Cavs' Love on NBA Finals vs Warriors: 'I don't feel like we're underdogs'

INDEPENDENCE, Ohio -- Vegas is betting against them and the bookies are hardly alone.

Let's be honest, not many are giving the Cleveland Cavaliers much of a chance in the NBA Finals. They may be defending champions and they may have LeBron James, but against Golden State, they are definite underdogs.

Just don't try to tell them that.

"The whole underdog thing is funny to me, because yeah, at the end of the day we are defending our title," Cavs forward Kevin Love said following Saturday's practice. "We're trying to repeat, which is so hard to do. I think we will use it as fuel. We will use it as motivation, but the idea of playing into it? It's tough for me to say that is the case. I don't feel like we're underdogs.

"We match up well with them and I think they'd say the same about us."

Maybe, but as the teams gear up for Thursday night's series opener in Oakland, comments made by Warriors forward Draymond Green in October are reverberating around Cleveland.

Still stinging after the Warriors blew a 3-1 lead in last year's Finals against Cleveland, the vociferous Green, who was suspended from Game 5, said if given the chance again, he plans to "destroy and annihilate" the Cavs.

Love complimented Green's competitiveness and aimed a verbal volley at Northern California.

"He's a guy who said he wanted us," Love said, "and he has us - starting next Thursday."

Act III in this trilogy is overloaded with story lines, with the biggest being whether James and Co. have enough firepower to go toe-to-toe with the Warriors, who added superstar Kevin Durant to a team that won 73 games a year ago before its Finals flameout.

Golden State has glowed in this postseason, becoming the first team to start 12-0 while winning by an average of 16.3 points per game - the highest margin league history. It's no wonder then that the wise guys have installed the Warriors as heavy favorites to beat the Cavs for the second time in three years and wrestle back the Larry O'Brien Trophy that slipped through their hands last June.

James referred to the Warriors as only "that juggernaut" and "a beast" following Thursday's Game 5 in at Boston, a night in which he passed Michael Jordan as the career postseason scoring leader.

James elected not to talk about the Warriors following the game, choosing instead to celebrate a third straight conference title in Cleveland and his seventh consecutive Finals trip. James didn't speak to reporters on Saturday either, leaving Love to serve as the team's unofficial spokesman as the sports world inched closer to a matchup that seemed destined from the moment last season's Finals ended.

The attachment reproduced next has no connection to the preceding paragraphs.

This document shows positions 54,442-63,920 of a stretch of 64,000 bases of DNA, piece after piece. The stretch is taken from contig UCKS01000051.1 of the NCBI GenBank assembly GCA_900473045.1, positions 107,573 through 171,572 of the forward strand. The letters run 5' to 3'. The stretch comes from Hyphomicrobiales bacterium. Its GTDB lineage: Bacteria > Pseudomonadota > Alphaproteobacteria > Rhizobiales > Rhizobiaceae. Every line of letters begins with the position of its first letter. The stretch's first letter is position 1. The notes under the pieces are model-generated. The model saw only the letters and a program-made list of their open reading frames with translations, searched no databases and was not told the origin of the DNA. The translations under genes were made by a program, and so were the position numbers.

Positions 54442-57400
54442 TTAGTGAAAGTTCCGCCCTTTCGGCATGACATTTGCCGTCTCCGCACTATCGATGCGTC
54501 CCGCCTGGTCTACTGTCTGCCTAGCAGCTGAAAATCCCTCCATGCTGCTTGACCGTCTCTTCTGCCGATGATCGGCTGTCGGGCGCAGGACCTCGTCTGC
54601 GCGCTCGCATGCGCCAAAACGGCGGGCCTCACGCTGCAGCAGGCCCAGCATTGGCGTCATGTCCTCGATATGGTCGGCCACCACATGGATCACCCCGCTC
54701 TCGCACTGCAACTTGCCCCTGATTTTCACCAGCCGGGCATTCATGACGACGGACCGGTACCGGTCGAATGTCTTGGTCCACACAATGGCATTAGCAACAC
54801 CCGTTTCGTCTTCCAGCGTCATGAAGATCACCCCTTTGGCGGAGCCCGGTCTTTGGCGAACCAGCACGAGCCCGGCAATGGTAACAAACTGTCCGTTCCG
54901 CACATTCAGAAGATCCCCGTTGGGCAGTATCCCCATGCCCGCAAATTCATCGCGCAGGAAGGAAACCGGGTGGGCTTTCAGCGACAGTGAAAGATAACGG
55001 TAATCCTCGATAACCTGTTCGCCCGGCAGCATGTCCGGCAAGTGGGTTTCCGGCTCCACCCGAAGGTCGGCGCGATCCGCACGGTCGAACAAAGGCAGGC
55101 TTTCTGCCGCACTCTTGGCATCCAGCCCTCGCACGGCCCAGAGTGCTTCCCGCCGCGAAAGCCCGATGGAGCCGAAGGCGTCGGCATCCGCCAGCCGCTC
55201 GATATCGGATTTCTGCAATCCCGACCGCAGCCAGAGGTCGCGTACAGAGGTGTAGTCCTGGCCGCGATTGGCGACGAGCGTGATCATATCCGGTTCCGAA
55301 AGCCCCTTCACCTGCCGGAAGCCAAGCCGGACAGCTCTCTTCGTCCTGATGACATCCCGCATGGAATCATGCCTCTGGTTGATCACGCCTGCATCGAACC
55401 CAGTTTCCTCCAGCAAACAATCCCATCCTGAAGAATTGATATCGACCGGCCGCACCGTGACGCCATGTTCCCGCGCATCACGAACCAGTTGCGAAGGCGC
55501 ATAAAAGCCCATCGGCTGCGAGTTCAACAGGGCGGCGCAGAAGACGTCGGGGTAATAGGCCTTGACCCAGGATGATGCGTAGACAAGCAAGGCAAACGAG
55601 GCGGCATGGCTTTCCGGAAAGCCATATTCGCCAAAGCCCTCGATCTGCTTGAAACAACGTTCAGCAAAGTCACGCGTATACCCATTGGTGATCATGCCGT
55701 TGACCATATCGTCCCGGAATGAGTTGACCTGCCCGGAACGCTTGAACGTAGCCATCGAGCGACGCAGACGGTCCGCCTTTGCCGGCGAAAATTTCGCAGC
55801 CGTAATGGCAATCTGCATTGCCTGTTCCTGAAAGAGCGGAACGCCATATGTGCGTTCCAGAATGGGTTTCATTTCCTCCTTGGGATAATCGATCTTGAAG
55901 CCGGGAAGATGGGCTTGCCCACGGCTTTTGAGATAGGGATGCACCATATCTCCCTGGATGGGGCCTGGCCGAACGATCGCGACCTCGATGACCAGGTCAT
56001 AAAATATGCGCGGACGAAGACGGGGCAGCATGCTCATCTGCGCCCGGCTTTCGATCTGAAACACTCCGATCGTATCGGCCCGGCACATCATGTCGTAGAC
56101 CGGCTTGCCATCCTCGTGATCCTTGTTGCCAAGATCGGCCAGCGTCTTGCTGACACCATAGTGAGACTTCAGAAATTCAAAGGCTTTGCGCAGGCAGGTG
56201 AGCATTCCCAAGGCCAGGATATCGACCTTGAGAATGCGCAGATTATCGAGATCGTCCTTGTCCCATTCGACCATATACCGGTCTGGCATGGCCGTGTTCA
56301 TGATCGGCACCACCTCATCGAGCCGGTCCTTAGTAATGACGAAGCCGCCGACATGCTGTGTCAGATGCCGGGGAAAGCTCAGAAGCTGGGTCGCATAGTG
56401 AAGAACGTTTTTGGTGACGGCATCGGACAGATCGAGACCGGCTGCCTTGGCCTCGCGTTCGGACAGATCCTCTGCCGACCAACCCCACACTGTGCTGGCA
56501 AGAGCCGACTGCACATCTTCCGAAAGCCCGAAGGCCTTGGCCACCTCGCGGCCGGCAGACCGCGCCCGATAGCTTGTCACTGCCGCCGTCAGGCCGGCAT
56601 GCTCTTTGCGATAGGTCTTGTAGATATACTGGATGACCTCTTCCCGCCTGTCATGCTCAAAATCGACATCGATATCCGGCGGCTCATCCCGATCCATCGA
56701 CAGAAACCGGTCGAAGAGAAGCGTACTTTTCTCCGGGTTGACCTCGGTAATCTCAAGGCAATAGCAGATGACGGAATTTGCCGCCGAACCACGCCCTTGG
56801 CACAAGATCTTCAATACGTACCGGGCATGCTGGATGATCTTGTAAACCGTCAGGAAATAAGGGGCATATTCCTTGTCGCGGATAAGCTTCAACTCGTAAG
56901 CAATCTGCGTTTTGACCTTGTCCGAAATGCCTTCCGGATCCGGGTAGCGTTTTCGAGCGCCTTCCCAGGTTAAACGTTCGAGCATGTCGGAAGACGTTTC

Love was asked if the Cavs wanted the Warriors.

"Want the Warriors?" he said. "They've been right at the top, best team in the league for three years straight now. They've been super-impressive. It's kind of in our minds that that's who we were going to see. They played great basketball this year. Obviously adding an MVP to a team that already has a two-time MVP makes them even more impressive. It's tough to say that we didn't expect it; we knew they'd be right there."

After the team returned from Boston in the wee hours Friday morning, Cavs coach Tyronn Lue didn't go to bed and immediately began working on a game plan to stifle Golden State's powerful, multi-faceted offense.

Lue knows the Cavs are facing a difficult task, one made tougher with the addition of the versatile Durant, who can score down low, from the perimeter and free-throw line.

The Warriors are using Durant the way he envisioned, but Lue has noticed changes in the All-Star.

"He's moving around a lot more," he said. "Just watching him move without the basketball, getting easy baskets off of cuts and splits and when he passes the ball he's also relocating now. He's doing a lot more movement, which makes it even tougher to guard after being one of the tougher scorers I've ever seen."

Lue said didn't deliver any inspiring speech to his players before practice.

Words don't mean much now - not his, not Green's - and neither do underdog labels.

"We're not going to use that as motivation," Lue said. "We're in the NBA Finals. That's enough motivation alone. Not worry about what it says in Vegas or what people are saying about underdogs. We're not using that as an excuse. We've got to come out and play. Our goals were set at the beginning of the season, and that's to win a championship. So, that's what we're focused on."

And remember, the Cavs have overcome long odds before.